Home Food & DrinkRestaurants Get local and wild at the unique Sussex Restaurant in Soho

Get local and wild at the unique Sussex Restaurant in Soho

by Rachel Blackmore
Sussex Restaurant

Some years ago, I used to live in Sussex – Lewes to be specific – and this may have affected my preconceptions about Sussex restaurant in Soho. When it comes to food, I associate Lewes (a town fond of tradition and the kind of gentle weirdness at which Britain excels), and Sussex more generally, with the local, the hearty and the creative. It’s actually a fitting name for this Soho establishment, where Chef Director Oliver Gladwin showcases what is locally farmed, foraged and hunted, and finds inspiration in the best of seasonal ingredients when creating his menus.

We arrived on a wintery night, stepping out of the cold air into an immediately warm and welcoming dining space at Sussex restaurant in the heart of Soho. Lighting is pleasantly dim, décor is a mix of British brasserie and art deco with unobtrusive music and an island where the cheese begins eyeing you up from the first five minutes. More on that later.

Sussex Restaurant

Dining at Sussex Restaurant

We were shown to our table and presented with a glass of Nutty Vintage 2018, from Nutbourne Vineyards (in Sussex, obviously). Light and elegant, it was the perfect start as we perused the menu and ordered a couple of sharing nibbles: the shallot dip was excellent and the caraway crispbread a delightful twist, but why must chefs persist in serving things in threes to parties of two or four? We almost fell out over meticulously splitting the third Iron Age boar chipolata, which is a testament to the quality of the food, if not the serving choices.

The menu at Sussex restaurant, one of which was individually edited for Charlotte to exclude dishes containing her allergies, is constantly changing, but mostly features European dishes. Charlotte opted for ricotta and spinach ravioli with truffle oil, vinaigrette and hazelnuts, while I chose beef carpaccio with wild herb dressing and pickled girolles. Both dishes might have benefited from a little refinement (thinner pasta, thinner carpaccio), but the accompanying Nutbourne Vineyards Bacchus 2020 was a good match, with a tartness that brought the food alive.

Sussex Restaurant
Sussex Restaurant

For the main course, Charlotte chose the venison and found it perfectly cooked, paired with a silky artichoke puree, charred baby leek and cherry jus to balance the dish. My dish was a little more of a puzzle; listed as langoustine bisque, cockles, ravioli and wild leeks, I was expecting a punchy flavoured sauce from the shells and maybe some meat, given that there was no other langoustine on the menu that day that would contribute its carcass to a bisque. When I enquired whether the langoustine was in the ravioli or the bisque, was told the pasta contained ‘sea beetroot’.

It was only later, speaking to the excellent manager Rachael, that I discovered this was an error and it was in fact the same spinach and ricotta ravioli which had appeared in Charlotte’s starter. Portions at Sussex restaurant are a good size, but we had sensibly also ordered truffle and pecorino potatoes, which were very well salted and full of flavour. The wine was a Montagny Premier Cru Burgundy 2020 from Maison Jaffelin, which was an excellent accompaniment, given that a light hand on the seasoning meant the flavours of the dishes were quite subtle.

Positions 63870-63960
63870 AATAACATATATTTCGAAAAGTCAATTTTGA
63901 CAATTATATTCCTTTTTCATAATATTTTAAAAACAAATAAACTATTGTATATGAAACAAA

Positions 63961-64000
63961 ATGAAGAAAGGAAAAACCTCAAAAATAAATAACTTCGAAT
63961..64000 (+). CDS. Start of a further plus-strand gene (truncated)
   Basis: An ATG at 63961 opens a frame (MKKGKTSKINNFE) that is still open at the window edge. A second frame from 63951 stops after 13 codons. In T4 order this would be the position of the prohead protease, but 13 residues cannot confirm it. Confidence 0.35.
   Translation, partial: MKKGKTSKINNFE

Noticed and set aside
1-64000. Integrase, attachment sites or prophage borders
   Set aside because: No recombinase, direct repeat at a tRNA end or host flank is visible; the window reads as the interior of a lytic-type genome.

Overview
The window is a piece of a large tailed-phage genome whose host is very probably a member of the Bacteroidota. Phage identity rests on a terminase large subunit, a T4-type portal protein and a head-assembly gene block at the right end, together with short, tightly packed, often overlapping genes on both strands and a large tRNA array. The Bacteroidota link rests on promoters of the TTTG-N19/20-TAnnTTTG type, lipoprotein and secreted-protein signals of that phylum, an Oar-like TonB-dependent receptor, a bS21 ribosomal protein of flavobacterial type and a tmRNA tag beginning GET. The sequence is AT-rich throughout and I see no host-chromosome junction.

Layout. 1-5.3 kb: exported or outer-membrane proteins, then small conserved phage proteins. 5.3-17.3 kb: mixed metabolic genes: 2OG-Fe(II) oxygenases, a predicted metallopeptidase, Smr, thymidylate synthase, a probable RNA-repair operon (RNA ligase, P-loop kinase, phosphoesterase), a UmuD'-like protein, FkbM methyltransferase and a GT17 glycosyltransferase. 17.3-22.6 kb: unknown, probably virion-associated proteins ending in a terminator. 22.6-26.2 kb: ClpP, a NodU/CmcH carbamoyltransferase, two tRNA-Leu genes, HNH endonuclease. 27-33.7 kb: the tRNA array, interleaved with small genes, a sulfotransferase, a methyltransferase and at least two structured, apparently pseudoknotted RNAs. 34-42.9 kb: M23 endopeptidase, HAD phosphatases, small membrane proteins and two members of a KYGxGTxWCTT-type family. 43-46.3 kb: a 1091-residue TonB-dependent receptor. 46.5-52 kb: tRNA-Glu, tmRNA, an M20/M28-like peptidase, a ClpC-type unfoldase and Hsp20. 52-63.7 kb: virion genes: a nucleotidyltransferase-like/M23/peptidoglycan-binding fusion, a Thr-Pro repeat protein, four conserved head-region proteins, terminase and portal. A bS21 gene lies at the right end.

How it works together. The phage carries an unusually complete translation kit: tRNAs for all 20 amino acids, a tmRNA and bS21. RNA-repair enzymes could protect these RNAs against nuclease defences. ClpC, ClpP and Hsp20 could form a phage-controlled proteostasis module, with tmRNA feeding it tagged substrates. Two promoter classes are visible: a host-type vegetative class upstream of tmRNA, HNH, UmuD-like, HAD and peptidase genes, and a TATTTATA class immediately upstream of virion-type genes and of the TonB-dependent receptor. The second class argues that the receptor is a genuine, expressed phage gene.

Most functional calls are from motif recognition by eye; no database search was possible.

Main Sussex Restaurant
Sussex Restaurant

We rounded off the dinner with a selection of the British cheeses that we had been admiring throughout the dinner (and nervously watching decrease in size!). A Lincolnshire Poacher, Bath Soft and a goat cheese were served with Sussex honey, crispbreads and a homemade chutney and we were not disappointed! We finished with a forced rhubarb frangipane tart which was very typically British and the perfect way to end the meal with its delicate Bakewell style crust and sweet filling, complemented by a tangy rhubarb ice cream.

Dessert Sussex Restaurant e1679827112853

Why is Sussex restaurant special?

It’s true that Sussex restaurant doesn’t just source its ingredients from Sussex, but there is something undeniably Sussexy – perhaps undeniably British – about this restaurant, from the lively mixed clientele to the quietly eclectic décor to the charmingly puzzled staff. In a world where we are all increasingly trying to make choices that are wholesome and sustainable, Sussex restaurant’s concept of eating ‘local and wild’ is a step in the right direction. It’s a unique find in Soho and it unashamedly celebrates the best of British produce with a creative twist and great enthusiasm; this palpable pride is something which – unlike many of its other features – might be quite un-British…

Sussex Restaurant
63-64 Frith Street
United Kingdom


  • Rachel Blackmore

    As a child, Rachel began a lifelong love affair with words; she has been known to eat several whole ones after wine-fuelled debate. A passion for learning has led her to acquire Masters degrees in both English and Education, and she continues to pursue her interests through school-based ERC-funded research and writing fiction. With Dutch, Irish and Indonesian heritage, she loves travelling, experiencing different cultures and trying to learn new languages. Rachel is intrigued by anything unusual and sometimes gets so excited about food that she neglects to take a photo.

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